Use native HTML structural and semantic markup to add meaning to elements

HTML is rich in native, semantic markup, to help convey the type of information – image, main heading, sub-heading, ordered list, table column header – to users, even when they are not able to see it.

Native HTML elements also carry many built-in behaviours that allow users to interact with them appropriately, such as hyperlinks and input fields.

You have to do a lot of work to get a generic element, like a span, to behave as well as look like, for example, a link – this generally requires JavaScript, CSS, ARIA and extra HTML attributes – and even then there is no guarantee that your new element will be recognised by all browsers and assistive technologies.

Always use semantic markup and rely on CSS to finesse the appearance of your HTML elements as required.

See DEV 7.1 – Use structural and semantic markup properly and validate code

Do not use headings or lists for decorative purposes

  • If, for example, you require different sized text for something, speak to your design team who will be to create an appropriate CSS-delivered style for you – do not use an <h1> just to create large text;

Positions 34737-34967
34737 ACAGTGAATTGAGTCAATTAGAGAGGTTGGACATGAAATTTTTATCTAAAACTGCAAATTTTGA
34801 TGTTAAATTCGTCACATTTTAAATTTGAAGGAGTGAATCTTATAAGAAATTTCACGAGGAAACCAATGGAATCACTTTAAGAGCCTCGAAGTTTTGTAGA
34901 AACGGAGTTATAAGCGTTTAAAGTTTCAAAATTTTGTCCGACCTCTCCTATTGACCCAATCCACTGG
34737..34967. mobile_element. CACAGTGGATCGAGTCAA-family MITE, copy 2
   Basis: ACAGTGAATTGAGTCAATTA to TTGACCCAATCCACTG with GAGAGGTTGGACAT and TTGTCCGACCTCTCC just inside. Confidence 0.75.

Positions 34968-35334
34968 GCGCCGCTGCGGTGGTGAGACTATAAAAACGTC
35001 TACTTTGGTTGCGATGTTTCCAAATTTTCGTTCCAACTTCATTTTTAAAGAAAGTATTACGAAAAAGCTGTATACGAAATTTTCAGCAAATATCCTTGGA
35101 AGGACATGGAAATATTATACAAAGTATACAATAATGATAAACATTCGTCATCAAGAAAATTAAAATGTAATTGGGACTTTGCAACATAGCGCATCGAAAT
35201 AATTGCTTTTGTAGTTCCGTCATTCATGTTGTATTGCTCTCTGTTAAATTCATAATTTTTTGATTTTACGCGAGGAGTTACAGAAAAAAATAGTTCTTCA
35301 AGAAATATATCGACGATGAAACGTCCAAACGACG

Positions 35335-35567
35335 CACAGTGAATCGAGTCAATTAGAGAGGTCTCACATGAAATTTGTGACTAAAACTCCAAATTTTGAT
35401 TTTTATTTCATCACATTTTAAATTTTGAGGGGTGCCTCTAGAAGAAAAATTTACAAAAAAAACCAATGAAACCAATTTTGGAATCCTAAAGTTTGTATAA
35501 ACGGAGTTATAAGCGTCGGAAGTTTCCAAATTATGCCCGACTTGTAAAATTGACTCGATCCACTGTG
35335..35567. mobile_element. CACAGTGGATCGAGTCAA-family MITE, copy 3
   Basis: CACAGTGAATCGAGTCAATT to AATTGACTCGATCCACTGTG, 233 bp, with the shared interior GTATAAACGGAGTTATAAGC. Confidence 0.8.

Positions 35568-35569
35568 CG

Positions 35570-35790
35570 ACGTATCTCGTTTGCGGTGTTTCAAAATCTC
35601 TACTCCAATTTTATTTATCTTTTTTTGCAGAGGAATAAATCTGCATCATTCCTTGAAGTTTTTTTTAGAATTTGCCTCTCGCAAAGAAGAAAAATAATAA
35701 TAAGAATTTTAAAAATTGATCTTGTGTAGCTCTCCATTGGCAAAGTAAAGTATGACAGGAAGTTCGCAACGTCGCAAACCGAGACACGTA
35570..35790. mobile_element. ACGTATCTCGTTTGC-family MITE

• Neither should you use <th> to centre-align text in tables. Similarly, do not use <address> for italics.

Do not use decorative elements to suggest lists or headings

  • Things may be made to look like lists but if they are not coded semantically then they are not recognised as lists programmatically, so screen readers will not be able to communicate any semantic information;
  • Users who depend on their own CSS to alter the appearance (line height, padding) of lists will not be able to do so if they have not been coded semantically;
  • Do not simply use bold and large text to suggest a heading – if it is a heading, use a heading element.

Do not use JavaScript event handlers to emulate links

  • These links cannot be navigated to with the tab key and do not receive keyboard focus.

Use the correct semantic markup for text

  • For example, use <strong> instead of <b>, or <em> instead of <i>

Do not use deprecated features of HTML

Consider using WAI-ARIA roles for dynamic content

  • For example, <alert>, <checkbox>, <slider>


Even though ARIA role attributes can be assigned to elements to aid assistive technologies, ARIA best practise still calls for the use of native elements wherever possible.

Examples of bad practice

Using decorative elements to suggest lists without coding them semantically

  • <p>
    • * Item 1<br />
    • * Item 2<br />
    • * Item 3<br />
    • * Item 4<br />
    • * Item 5<br />
  • </p>


* Item 1

* Item 2

* Item 3

* Item 4

* Item 5

Using an <h1> heading just to produce large text on a page

  1. <h1>Don't forget your passport!</h1>

Don't forget your passport!

Further examples

Examples of good practice


WCAG 2.1

EN 301 549 v 2.1.2

  • Info and Relationships

Further reading